Many people think that acid rain is one of those environmental issues whose dangers are exaggerated by the news media. It may affect a few trees, the thinking goes, but it can’t really hurt people. The fact is that much still remains unknown about acid rain, but this much is for sure: it is a serious threat to the environment, and there is evidence that it can directly endanger human health.
The problem is not invisible, either. The next time you visit one of our national parks to enjoy the vistas, your view may be tainted somewhat by damaged trees and a haze of acidic particles in the air.
Scientists say that acid rain – any form of precipitation, including snow and fog, that contains some amount of sulfuric and nitric acids – wreaks havoc on the environment. It strips the soil of vital nutrients that support the growth of vegetation and contaminates thousands of American waterways and lakes. This results in forest damage and the decimation of many aquatic species. Could acid rain ruin your garden? Not likely. Environmentalists conclude that most cultivated plants can tolerate changes in acidity if they are fertilized with basic nutrients.
What causes acid rain? According to many scientific studies, it begins with air pollution generated from industrial processes such as pulp and paper, smelting, and natural gas plants, as well as the burning of fossil fuels by power plants, factories, and automobiles. Sulfur dioxide and nitrogen dioxide are released into the air, where they react with sunlight, water, and oxygen to form acids and salts. As "normal" rain falls through the atmosphere, it mixes with these pollutants and turns into acid rain.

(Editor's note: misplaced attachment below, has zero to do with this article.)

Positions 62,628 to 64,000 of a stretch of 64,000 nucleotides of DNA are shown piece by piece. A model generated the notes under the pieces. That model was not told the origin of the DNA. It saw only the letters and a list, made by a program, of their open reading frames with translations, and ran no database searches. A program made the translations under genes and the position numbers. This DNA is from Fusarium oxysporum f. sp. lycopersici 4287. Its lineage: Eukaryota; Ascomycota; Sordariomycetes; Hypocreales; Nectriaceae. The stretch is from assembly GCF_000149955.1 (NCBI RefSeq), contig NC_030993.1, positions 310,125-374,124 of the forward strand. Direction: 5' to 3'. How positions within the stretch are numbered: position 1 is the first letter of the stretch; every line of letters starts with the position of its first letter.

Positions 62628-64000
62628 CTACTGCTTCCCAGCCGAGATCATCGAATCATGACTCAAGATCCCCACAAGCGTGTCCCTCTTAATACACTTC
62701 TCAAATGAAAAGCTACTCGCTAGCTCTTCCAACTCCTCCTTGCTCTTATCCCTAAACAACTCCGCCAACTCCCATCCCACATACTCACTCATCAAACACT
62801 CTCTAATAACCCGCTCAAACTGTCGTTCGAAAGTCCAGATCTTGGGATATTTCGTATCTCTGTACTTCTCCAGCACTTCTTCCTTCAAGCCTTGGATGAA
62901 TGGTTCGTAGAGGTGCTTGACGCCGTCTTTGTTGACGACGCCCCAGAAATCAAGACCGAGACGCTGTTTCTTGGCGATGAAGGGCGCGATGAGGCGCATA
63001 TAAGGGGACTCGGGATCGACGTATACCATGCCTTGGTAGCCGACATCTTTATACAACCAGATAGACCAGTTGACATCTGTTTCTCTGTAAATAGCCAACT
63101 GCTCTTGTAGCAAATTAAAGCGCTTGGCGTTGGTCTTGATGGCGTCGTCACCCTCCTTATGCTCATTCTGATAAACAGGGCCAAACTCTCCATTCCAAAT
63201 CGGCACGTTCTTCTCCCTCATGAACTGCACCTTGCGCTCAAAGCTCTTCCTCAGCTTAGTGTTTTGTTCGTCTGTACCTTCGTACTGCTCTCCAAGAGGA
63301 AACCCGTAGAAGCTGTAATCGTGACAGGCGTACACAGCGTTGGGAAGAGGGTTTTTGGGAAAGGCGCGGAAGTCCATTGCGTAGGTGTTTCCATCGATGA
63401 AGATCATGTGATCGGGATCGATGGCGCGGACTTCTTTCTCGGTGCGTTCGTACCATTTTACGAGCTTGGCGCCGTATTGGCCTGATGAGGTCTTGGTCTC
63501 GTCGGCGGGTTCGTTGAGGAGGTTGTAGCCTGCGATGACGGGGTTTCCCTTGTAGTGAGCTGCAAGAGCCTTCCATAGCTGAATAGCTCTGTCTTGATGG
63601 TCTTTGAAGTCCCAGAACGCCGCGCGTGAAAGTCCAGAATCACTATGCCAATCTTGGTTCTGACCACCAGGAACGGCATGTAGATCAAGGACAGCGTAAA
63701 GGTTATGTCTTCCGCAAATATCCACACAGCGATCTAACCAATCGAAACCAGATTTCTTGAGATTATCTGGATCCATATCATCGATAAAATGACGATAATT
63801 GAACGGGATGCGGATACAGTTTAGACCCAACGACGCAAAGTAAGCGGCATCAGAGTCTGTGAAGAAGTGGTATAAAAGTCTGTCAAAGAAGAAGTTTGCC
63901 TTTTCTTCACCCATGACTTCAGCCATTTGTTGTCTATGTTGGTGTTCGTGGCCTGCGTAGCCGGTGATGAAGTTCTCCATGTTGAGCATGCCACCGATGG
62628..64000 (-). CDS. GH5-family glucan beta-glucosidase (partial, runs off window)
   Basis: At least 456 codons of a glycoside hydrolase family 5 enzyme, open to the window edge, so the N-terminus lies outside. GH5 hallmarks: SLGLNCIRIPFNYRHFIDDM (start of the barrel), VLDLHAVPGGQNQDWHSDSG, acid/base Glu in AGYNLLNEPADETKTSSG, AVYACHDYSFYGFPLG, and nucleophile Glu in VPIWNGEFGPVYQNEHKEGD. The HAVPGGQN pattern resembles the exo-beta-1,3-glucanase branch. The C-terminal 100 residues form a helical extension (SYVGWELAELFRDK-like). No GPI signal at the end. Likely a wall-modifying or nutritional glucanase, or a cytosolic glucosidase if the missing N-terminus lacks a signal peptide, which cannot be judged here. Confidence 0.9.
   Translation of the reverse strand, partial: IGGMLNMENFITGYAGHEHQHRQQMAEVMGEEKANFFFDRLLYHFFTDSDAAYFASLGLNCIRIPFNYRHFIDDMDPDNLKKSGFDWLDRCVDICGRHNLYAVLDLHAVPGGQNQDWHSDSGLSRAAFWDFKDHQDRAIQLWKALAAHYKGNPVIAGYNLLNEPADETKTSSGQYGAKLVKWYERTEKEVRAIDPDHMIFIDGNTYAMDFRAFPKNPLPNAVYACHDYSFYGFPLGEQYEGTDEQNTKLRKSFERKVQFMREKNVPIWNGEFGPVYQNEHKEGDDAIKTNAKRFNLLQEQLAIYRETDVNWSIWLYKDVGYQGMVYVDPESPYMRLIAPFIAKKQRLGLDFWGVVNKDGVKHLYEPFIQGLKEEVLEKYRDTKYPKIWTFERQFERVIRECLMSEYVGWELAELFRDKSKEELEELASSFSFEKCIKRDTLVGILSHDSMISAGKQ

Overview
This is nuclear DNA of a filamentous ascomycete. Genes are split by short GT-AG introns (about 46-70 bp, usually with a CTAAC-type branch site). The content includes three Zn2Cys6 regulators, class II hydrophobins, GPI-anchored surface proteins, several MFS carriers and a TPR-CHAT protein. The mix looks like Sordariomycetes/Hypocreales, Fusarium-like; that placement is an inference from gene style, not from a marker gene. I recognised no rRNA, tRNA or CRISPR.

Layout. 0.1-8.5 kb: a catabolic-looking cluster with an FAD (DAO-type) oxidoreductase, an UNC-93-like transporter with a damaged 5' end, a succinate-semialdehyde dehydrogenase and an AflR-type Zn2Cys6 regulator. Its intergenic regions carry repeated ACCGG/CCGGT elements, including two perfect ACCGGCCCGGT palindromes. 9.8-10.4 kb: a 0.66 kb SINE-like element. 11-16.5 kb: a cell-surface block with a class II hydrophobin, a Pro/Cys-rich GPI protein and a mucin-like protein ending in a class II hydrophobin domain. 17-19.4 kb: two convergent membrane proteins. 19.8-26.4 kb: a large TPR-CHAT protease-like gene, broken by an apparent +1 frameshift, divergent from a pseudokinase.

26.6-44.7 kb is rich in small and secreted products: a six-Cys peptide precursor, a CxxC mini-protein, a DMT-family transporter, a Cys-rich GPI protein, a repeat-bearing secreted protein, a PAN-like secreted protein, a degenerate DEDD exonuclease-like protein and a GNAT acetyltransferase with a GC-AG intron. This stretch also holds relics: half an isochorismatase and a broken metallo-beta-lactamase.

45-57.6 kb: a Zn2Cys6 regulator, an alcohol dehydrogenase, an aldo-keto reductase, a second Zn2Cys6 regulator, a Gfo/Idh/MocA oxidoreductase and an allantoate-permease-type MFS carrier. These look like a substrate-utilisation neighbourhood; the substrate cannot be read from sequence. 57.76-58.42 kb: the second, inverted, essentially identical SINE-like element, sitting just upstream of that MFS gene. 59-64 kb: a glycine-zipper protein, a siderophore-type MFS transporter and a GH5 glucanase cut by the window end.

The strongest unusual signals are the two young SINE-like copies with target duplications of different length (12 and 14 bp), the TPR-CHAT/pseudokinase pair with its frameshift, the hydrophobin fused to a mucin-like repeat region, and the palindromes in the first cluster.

Records show that acid rain accounts for about half of the "acid deposition" that falls to Earth. The rest is dry acid deposition, which is comprised of gases and solid particles. Since both forms of acid deposition are easily blown by the wind over long distances, they can cause damage to the environment far from their original source.
Is acid rain harmful to humans? Studies report that the acidic particles that make up dry acid deposition can exacerbate such respiratory conditions as asthma and bronchitis. Higher levels of these particles in the air are also associated with increased rates of respiratory illness and death.
Acid rain is unlikely to taint your city tap water by seeping into groundwater and corroding pipes. However, the quality of well water in some rural areas has been adversely affected by acid rain deposition. It is a good idea to have a private lab test your well water for potability.
Structures made of galvanized steel, copper, marble, limestone, sandstone, and granite can be gradually eaten away by acid rain. The damage is seen on the exteriors of buildings, statues, and bridges – even on such beloved monuments as the Parthenon in Greece and the Taj Mahal in India.